Biomimetic nanosponges absorb toxins released by bacterial infections and venom
Engineers at the University of California, San Diego have invented a "nanosponge" capable of safely removing a broad class of dangerous toxins from the bloodstream – including toxins produced by MRSA, E. co ...
Robot snake automatically wraps around an object when thrown (w/ Video)
Harvard researchers develop new kind of soft robotic gripper
The power of estrogen -- male snakes attract other males
A new study has shown that boosting the estrogen levels of male garter snakes causes them to secrete the same pheromones that females use to attract suitors, and turned the males into just about the sexiest ...
Snake-alike Titanoboa robot is beyond eek (w/ video)
Lizard fossil provides missing link in debate over snake origins
(PhysOrg.com) -- Until a recent discovery, theories about the origins and evolutionary relationships of snakes barely had a leg to stand on.
Snails with shells coiling to the left survive snake attacks (w/ Video)
Robot snake 'Uncle Sam' now climbs trees (w/ Video)
How cobras form hood flares
Ancient snakes living on Madagascar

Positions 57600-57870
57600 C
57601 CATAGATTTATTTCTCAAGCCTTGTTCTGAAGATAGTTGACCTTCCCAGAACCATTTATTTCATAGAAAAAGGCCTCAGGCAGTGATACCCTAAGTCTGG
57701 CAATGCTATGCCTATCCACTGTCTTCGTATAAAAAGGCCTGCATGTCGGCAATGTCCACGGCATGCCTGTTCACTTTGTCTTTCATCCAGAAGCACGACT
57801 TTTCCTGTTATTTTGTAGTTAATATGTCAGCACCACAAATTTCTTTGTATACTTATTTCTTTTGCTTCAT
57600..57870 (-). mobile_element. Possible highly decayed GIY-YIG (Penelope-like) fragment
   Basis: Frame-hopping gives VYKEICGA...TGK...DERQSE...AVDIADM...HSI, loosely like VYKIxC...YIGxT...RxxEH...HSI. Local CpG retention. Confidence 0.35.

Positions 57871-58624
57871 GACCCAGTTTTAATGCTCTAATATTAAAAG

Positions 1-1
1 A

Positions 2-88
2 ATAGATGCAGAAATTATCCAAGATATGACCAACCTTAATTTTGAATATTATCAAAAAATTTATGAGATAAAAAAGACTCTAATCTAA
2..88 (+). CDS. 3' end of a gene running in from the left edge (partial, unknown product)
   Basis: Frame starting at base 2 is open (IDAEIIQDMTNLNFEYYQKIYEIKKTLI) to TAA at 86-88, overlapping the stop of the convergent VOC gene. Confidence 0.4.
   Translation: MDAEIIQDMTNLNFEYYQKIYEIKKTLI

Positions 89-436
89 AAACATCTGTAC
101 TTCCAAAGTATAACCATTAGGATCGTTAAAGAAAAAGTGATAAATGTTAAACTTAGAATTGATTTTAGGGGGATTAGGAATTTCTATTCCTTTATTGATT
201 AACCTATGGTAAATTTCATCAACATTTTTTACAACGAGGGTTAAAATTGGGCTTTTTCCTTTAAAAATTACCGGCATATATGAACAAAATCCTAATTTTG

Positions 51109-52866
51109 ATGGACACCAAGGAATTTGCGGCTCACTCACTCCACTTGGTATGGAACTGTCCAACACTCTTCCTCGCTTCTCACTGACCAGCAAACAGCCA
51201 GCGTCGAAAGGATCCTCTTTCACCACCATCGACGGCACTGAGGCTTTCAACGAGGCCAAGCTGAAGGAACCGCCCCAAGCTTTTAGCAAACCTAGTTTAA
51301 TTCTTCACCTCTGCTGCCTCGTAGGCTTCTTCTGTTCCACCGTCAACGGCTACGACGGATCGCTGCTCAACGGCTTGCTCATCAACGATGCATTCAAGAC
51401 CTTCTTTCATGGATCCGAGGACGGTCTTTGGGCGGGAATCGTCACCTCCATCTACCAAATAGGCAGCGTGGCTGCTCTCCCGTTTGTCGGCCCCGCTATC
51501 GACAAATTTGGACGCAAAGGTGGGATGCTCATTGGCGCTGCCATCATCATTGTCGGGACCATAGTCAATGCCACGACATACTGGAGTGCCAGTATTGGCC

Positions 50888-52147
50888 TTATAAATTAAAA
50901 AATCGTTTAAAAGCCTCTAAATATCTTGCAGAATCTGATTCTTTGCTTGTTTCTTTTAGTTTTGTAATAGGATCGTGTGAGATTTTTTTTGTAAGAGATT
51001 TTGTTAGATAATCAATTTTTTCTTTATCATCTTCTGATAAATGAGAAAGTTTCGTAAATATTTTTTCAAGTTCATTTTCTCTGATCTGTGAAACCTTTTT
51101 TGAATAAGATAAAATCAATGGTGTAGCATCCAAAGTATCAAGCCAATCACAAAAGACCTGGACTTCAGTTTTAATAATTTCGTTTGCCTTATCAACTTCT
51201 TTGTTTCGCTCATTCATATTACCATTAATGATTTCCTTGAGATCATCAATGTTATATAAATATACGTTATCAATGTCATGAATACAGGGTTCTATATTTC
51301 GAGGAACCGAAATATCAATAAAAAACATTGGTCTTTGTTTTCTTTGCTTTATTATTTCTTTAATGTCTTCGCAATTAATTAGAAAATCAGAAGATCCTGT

"Blindsnakes are not very pretty, are rarely noticed, and are often mistaken for earthworms," admits Blair Hedges, professor of biology at Penn State University. "Nonetheless, they tell a very interesting ...
Scientists reveal how snakes 'see' at night
Scientists revealed Sunday for the first time how some snakes can detect the faint body heat exuded by a mouse a metre (three feet) away with enough precision and speed to hunt in the dark.
'Anaconda' meets 'Jurassic Park': Study shows ancient snakes ate dinosaur babies (w/ Video)
(PhysOrg.com) -- The remains of an extraordinary fossil unearthed in 67-million-year-old sediments from Gujarat, western India provide a rare glimpse at an unusual feeding behavior in ancient snakes.
Snake uses tentacles to 'see' in the dark
Venomous sea snakes play heads or tails with their predators
In a deadly game of heads or tails venomous sea snakes in the Pacific and Indian Oceans deceive their predators into believing they have two heads, claims research published today in Marine Ecology.